Every child is different and will do things in their own time. They cannot assume that every child will follow the same exact pattern. Then you have to consider the home life. If the child comes from a two language household like yours or mines.. There will be a delay if both languages are spoken equally. This doesn’t mean there is something wrong with the child, it just means they have more to absorb.

    Ugh sorry to rant but that’s a attitude inducing moment for me lol

  5. Our pediatrician has a policy of “I don’t give parenting advice unless the child is in danger or the parents ask.” And I’ve always been grateful for it. For the most part I have a take what I want, leave the rest/all approach when it comes to the medical community assuming what my parenting is/should be like.

  6. I would really, really like to know if there’s any sort of limit to how freaking far out of bounds doctors will go. They didn’t go to school for parenting and by the sounds of it this doc doesn’t really realize that, while frustrating, hitting is pretty normal. Especially when the poor kids has been cooped up in a boring doctor’s office. Really especially if she’s been jamming sticks down his throat or flashlights up his nose or generally groping him, as doctors are wont to do. He’s a bit too young to really consent to that stuff so it’s no wonder if he’s perturbed by it.

    And, sigh, doctors also don’t seem to go to school for common sense. So he’s small compared to the ‘corn-fed-white-kid’ chart? Uhuh. Did she notice he’s ASIAN?? We had the same problem at the opposite end of the spectrum. But what I don’t get is the recommendation to just add fat. I know so many people who get the same advice and it’s totally absurd. There isn’t any part of that that’s actually about making him healthy, it’s just about making him match a number in a textbook. There’s a big difference between saying ‘make sure that you’re not shying away from calorie-dense foods, because at his age, the full fat versions of things are good for him’ and saying ‘pour butter on it.’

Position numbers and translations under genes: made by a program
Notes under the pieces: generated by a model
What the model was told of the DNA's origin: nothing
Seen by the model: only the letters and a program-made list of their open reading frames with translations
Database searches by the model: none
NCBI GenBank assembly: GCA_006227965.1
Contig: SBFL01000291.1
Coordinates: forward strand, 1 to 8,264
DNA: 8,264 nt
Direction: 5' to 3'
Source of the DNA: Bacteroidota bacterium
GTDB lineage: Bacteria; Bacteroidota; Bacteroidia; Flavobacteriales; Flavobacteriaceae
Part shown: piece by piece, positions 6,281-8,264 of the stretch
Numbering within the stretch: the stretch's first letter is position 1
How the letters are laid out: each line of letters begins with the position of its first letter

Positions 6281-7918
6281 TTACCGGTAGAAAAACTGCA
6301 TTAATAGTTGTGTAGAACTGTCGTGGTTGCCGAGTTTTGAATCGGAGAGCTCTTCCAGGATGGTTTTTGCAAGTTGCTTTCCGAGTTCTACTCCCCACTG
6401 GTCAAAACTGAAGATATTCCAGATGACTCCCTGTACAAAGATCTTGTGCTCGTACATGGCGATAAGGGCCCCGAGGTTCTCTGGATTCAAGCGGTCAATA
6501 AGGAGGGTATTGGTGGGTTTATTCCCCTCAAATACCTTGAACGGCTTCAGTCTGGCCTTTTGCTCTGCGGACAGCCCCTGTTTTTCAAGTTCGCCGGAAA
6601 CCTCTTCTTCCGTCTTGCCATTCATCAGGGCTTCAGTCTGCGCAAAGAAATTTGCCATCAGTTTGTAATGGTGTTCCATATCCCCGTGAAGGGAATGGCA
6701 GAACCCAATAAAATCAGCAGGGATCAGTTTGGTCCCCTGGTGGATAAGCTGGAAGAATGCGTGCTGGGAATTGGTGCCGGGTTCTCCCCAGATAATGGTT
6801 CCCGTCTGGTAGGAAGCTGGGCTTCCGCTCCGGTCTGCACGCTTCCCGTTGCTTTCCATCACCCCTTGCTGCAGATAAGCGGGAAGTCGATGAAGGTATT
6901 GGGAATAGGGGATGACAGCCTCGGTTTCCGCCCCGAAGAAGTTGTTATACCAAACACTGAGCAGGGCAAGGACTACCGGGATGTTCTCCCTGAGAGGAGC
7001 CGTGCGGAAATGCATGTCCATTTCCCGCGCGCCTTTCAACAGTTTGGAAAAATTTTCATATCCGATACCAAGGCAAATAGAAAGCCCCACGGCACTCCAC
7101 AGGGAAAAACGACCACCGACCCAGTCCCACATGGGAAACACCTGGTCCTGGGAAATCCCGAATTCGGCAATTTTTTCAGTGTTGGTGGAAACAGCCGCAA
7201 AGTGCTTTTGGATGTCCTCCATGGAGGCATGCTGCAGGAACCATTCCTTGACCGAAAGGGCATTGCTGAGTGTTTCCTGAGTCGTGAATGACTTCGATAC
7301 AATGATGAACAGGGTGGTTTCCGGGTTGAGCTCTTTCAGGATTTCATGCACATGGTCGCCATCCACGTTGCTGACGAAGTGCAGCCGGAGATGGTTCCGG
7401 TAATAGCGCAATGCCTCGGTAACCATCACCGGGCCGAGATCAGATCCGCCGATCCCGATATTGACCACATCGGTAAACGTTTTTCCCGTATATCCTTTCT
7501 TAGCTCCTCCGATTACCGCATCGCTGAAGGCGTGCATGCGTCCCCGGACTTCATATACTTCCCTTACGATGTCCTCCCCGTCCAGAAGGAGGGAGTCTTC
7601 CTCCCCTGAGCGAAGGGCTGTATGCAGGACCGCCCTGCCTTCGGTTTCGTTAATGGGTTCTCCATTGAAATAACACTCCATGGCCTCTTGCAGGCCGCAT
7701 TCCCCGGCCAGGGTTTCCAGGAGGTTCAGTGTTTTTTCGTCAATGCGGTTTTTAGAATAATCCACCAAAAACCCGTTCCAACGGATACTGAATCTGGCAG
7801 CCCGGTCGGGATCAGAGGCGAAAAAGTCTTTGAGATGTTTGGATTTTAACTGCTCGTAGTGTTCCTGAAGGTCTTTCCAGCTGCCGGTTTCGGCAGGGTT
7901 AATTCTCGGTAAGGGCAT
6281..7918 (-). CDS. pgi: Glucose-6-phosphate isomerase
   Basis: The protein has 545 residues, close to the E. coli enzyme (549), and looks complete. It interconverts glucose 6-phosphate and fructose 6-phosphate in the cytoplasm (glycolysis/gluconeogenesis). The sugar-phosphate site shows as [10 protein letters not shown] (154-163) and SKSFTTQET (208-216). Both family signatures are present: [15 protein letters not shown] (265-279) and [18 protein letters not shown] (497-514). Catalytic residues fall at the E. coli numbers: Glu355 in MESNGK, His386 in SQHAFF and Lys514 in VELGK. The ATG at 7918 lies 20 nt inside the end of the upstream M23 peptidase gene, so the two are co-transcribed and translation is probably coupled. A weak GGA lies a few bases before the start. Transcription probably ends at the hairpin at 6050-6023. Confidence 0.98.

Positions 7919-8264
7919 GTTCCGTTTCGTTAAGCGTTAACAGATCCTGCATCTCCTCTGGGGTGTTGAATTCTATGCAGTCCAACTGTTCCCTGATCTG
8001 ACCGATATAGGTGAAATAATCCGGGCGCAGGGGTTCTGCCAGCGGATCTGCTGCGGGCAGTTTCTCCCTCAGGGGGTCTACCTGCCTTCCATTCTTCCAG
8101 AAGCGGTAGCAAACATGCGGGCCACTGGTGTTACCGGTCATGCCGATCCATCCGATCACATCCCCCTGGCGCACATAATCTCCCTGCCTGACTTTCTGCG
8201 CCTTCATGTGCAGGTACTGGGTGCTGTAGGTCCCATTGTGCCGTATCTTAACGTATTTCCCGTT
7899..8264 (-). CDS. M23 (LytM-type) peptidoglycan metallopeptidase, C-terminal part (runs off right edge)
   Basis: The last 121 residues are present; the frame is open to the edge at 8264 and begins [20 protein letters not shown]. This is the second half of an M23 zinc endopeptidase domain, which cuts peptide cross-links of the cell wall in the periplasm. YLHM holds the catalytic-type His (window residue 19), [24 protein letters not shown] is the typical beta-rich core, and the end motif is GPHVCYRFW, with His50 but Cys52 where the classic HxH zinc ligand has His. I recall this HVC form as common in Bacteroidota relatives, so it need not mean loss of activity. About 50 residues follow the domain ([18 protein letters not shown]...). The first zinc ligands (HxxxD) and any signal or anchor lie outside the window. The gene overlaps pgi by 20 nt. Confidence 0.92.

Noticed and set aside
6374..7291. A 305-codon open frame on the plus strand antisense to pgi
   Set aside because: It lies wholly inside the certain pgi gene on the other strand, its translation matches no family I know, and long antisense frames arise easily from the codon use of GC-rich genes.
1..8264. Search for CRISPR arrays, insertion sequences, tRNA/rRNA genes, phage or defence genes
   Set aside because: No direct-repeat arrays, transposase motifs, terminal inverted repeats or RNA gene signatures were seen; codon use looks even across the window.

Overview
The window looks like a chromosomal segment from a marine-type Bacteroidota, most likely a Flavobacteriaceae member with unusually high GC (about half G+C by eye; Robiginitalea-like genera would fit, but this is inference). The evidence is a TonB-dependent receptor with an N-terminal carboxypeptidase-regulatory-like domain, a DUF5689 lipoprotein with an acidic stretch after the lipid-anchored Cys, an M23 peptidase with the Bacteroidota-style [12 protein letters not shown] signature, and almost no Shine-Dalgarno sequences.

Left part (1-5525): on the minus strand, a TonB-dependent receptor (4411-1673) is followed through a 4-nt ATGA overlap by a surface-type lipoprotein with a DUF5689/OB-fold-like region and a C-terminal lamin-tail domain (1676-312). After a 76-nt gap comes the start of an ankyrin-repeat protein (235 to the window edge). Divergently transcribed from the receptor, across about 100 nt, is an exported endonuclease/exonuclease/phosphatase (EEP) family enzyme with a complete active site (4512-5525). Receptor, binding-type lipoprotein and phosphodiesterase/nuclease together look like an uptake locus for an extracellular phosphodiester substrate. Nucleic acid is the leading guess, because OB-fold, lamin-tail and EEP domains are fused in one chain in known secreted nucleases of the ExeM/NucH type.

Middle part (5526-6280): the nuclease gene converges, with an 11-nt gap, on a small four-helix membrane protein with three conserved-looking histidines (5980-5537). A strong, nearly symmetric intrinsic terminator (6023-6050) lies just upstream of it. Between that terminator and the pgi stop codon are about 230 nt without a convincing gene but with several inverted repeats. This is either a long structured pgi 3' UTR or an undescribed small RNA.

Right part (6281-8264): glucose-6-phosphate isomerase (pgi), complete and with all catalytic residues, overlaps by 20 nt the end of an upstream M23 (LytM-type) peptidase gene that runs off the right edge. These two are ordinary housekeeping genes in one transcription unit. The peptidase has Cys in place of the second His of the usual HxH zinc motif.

I’m like the commenter above, I’ve learned just to not tell them stuff. I’ve also had such bad luck with being given info I KNOW is wrong that I patently ignore most things they say to me now. It’s sad. I go to get shots or prescriptions and then leave.

  7. My son is also a little small on the chart, and I never saw it as cause for concern! My son went from hugging strange children to pushing them around 18 months. He got over it after being in daycare for a while (socializing, I suppose) but I agree that bad behavior can surely be preempted by making sure they are full and awake. 🙂

  8. First of all, I know children who didn’t talk until they were 4 years old, and they’re perfectly normal and smart. I think as mothers we really rely on the information doctors give us, but they have a one track mind. Not one doctor told me “children are dfferent, they grow and learn at different rates”, I learned that on my own. I use to be nervous with Rayne because she didn’t talk for quite awhile. Other kids her age were talking like nobody’s business but she kept it down to a few words. But now, at almost 3, she’s a jabber jaws. And as for time-outs, they are not for everyone. It really depends on the child and parent. Also age plays a big part in it. I think starting them is very difficult, it was for us. I tried time-outs when she was one and a half, and newly 2, and there were hours of a fit. But now when Rayne does something she knows she’s not suppose to do, I’ll send her in time-out, she’ll cry, then she’ll calm down and apologize and it’s all good. She learned what time-outs were for and the behavior that puts her in one. It doesn’t really prevent those tired whiny fits, but it does prevent her from being naughty now that she understands. But like I said, It depends. Everyone is different!